Your elderly parent is in the market for a new car, and you’re worried about them. You know they’re investing a lot of their money in this purchase, and it needs to be the right vehicle. But you’re not sure if they’re actually going to get a car that is up to their standards. And it may not be their fault.
Namely, you’re worried that they’re going to be taken in by auto fraud. Maybe they’ll be sold a car with serious defects that they can’t recognize. Maybe they’ll get a lemon and not know that they deserved a better product. Maybe the car salesman will try to disguise damage, roll back the miles or take other intentional steps to sell them a car that isn’t worth nearly what they’re paying. Is this a serious concern?
The elderly are often targeted
You’re right to be concerned. Not only are the things noted above auto fraud examples, but many reports have shown that the elderly are particularly targeted for all sorts of fraud. They are seen as an age group that is easier to exploit, and so fraud is often aimed at them.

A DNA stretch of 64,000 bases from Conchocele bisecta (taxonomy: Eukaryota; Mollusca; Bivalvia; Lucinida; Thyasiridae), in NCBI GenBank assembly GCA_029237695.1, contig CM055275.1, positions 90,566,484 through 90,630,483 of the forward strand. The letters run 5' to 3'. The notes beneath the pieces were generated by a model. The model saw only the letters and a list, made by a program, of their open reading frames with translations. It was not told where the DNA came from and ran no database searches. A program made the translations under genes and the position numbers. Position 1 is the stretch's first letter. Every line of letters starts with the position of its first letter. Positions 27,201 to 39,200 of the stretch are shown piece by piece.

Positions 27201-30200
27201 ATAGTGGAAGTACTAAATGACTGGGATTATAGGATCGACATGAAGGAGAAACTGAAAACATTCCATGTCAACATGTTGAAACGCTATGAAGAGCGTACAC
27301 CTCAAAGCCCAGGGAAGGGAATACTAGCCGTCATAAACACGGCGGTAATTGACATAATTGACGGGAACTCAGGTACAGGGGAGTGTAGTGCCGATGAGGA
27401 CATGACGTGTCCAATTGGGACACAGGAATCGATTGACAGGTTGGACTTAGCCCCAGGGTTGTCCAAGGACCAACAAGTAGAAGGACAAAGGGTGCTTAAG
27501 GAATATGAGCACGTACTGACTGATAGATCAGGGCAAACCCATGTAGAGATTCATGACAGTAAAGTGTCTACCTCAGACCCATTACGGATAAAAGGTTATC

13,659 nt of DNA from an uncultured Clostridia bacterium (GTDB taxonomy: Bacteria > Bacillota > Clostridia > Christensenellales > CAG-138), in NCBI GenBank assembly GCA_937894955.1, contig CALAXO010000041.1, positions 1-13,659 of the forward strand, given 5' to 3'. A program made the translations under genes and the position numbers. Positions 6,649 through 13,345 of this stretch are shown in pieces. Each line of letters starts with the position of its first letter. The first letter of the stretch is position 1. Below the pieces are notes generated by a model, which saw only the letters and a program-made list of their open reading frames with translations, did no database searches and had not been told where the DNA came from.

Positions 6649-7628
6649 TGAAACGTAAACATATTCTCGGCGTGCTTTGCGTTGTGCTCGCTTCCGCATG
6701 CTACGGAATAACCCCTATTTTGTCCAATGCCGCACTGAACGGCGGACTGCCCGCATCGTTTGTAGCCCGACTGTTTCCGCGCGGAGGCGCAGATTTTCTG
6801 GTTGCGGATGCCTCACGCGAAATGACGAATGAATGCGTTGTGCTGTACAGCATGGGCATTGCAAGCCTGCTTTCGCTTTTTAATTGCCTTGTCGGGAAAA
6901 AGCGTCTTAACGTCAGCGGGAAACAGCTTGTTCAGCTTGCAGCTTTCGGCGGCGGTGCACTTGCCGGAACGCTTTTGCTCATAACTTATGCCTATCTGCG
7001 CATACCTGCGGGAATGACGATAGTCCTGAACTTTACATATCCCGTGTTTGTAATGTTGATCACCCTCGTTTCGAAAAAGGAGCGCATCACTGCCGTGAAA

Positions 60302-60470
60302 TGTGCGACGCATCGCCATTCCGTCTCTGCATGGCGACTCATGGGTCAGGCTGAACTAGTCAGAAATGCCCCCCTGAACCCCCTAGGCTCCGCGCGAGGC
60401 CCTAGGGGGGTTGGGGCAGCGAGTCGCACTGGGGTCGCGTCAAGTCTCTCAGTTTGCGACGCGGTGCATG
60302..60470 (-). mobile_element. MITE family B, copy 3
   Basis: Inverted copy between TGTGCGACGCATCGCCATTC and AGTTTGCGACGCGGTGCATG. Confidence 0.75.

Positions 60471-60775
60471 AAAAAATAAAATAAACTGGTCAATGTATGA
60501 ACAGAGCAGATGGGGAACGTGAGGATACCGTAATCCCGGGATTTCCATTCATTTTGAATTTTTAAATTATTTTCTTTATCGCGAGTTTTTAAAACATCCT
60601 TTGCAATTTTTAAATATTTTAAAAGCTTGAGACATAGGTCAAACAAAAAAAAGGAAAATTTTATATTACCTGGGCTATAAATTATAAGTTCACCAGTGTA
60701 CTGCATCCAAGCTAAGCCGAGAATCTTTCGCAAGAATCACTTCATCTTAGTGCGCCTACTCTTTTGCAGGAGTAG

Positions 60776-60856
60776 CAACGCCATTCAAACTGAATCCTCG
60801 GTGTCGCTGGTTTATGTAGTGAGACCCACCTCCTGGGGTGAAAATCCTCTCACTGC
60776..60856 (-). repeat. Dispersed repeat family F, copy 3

This is true for more than just auto fraud. It also occurs with email fraud, phone fraud and other sorts of financial scams. But auto fraud is just one more type of financial scam, where the dealer gets money that they don’t deserve and would never have gotten from a younger buyer.
If this happens to your parents, or if you’re an elderly individual who has been taken advantage of in this way, it’s very important to know about all of your legal options. Auto fraud is more common than people realize, and you must know how to make things right.